Wednesday, 6 January 2010
Killer - Dave Zeltserman
Reading Killer is a bit like watching The Godfather or Reservoir Dogs. We enter the cold, emotionless, horrifyingly violent world of the mob where loyalty (when it really counts) and scruples (at any time) are unknown concepts. Nothing or nobody matters, except pulling off the next hit to stay alive and keep on the right side of the Mob. Targets are just names and ruthless hitmen don't want or need to know anything about them, their families or their lives - not that it would make any difference to them if they did.
Leonard March was exactly this kind of ruthless hitman for years, unbeknownst to his wife and family, until he betrayed his Mafia "buddies" and boss Salvatore Lombard, becoming a state's witness in return for a Get-out-of-jail-free card. Taking advantage of this immunity, he confessed to eighteen murders during his time with the Mob, knowing that he would only have 14 years' hard time to serve before walking free. Those fourteen years have now passed and Leonard is a free man again.
As can be expected, Leonard reenters the free world with absolutely no friends - his wife died of cancer while he was inside and his kids have disowned him - and a whole lot of enemies : Lombard's men, the victims' families, even members of the general public who have learned about his horrific crimes in the media. He may be free but he still has to keep lookig over his shoulder.
But the cold, calculating, vicious thug we expect to see turns out to be more of a bumbling, tired, surprisingly likeable 62-year-old. As he struggles to wash the smell of prison off his skin and tries in vain to rebuild a relationship with his children, we can't help but see a less despicable side to his nature. Especially when we learn that many of his victims were not as "whiter than white" as the media would have everyone believe (yet another Dexter-style "I only rid the world of scum" justification !) and he even confuses everyone by becoming a hero and preventing an armed robbery.
The constant switching from tales of his vicious past life to seeing him trying to fit in as a hard-working janitor in his new life constantly throw us off balance and we never really know quite what to make of him. Good guy or bad guy ? Probably a bit of both but in which measures ? Our viewpoint keeps on changing as the author toys with our affections.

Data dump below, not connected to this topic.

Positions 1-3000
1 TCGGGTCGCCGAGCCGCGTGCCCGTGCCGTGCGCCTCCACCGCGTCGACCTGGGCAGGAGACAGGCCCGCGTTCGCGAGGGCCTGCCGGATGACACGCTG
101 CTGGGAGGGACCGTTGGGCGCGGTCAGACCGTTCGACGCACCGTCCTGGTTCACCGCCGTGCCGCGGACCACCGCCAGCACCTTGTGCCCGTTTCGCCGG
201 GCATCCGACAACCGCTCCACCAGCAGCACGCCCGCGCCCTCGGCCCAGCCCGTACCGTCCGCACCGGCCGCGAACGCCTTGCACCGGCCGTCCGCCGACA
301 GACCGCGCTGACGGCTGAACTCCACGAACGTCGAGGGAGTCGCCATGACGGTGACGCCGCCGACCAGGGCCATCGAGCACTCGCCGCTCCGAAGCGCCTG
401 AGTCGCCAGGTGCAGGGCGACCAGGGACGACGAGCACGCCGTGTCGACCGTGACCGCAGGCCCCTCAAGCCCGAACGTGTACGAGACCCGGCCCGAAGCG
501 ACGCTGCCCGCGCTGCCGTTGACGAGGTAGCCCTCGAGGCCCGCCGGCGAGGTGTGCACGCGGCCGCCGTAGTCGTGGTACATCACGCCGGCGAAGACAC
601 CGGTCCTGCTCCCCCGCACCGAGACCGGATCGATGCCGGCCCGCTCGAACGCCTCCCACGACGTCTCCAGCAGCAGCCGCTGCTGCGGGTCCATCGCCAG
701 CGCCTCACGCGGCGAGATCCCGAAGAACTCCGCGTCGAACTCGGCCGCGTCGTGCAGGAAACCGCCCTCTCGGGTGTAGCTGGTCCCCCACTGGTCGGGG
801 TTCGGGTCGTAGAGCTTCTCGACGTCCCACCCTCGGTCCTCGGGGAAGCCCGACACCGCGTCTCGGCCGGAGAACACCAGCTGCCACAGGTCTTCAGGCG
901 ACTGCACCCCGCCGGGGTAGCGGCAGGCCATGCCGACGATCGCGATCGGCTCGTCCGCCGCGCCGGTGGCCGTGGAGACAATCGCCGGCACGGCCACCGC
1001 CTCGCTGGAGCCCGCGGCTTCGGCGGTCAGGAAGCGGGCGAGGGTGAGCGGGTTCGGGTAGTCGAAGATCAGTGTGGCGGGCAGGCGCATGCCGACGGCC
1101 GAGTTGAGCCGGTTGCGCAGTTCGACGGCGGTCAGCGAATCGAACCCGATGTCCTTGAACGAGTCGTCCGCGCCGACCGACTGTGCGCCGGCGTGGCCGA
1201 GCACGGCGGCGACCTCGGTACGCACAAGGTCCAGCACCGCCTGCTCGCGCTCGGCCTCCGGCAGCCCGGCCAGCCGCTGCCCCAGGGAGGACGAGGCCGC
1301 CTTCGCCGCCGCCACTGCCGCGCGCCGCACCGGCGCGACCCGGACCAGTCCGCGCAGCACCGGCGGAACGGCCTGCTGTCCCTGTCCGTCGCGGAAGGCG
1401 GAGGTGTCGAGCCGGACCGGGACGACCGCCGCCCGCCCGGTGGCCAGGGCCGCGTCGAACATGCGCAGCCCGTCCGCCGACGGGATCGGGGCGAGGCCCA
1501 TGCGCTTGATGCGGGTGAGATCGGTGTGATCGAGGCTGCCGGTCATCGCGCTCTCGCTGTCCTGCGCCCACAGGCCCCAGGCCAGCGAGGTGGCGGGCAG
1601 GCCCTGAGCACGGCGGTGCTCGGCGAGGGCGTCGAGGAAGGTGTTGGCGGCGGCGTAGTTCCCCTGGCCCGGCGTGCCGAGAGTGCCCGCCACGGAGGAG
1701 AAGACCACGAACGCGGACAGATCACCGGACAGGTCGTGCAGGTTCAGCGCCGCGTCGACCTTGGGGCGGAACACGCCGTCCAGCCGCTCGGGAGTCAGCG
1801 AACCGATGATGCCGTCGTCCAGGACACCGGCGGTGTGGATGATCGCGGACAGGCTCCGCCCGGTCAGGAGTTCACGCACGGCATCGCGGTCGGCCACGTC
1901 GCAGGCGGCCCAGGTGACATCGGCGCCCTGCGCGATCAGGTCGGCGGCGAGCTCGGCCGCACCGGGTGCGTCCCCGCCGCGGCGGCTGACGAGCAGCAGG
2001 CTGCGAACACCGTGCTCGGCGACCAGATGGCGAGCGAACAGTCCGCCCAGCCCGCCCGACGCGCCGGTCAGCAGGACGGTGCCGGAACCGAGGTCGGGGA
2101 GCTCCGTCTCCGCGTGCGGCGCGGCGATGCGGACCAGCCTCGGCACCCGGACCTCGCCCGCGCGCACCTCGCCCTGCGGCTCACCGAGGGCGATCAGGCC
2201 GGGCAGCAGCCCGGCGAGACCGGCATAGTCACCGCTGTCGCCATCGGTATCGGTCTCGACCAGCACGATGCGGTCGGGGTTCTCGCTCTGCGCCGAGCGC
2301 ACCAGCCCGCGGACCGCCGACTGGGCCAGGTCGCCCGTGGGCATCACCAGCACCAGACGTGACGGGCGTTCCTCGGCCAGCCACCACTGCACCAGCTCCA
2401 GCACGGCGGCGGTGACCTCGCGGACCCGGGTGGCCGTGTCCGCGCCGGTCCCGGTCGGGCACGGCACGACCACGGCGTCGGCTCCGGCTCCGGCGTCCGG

Leonard spends the whole of the book looking over his shoulder, trying to spot one of his enemies out to get him - and I had the feeling that I spent the whole of the book looking over my shoulder for some action. The flashbacks provided lots of Tarantino-esque stakeouts, beatings and murders but apart from cleaning toilets and eating in coffee shops, nothing much seems to happen in Leonard's new life, so the book seems sluggish at times.
I found the end to be a bit of a let-down. It wasn't what I was expecting and in just a few short lines, it seemed to wash away everything I'd just spent the whole book trying to pinpoint, namely my feelings for Leonard. It was certainly an ending with a twist, but for me it wasn't convincing or complex enough for me to not feel cheated and manipulated.
The flashbacks to the dark doings of the Mafia and Leonard's crimes provide lots of high energy scenes and excitement but the chapters dealing with Leonard's new life and the ending left me feeling that this book went out with a whimper rather than a bang ! This is the third in Zeltserman's 'badass gets out of jail' series so if you've enjoyed the first two, I'm sure you'll love it.
star rating : 4/5
RRP : £7.99
Paperback: 224 pages
Publisher: Serpent's Tail (7 Jan 2010)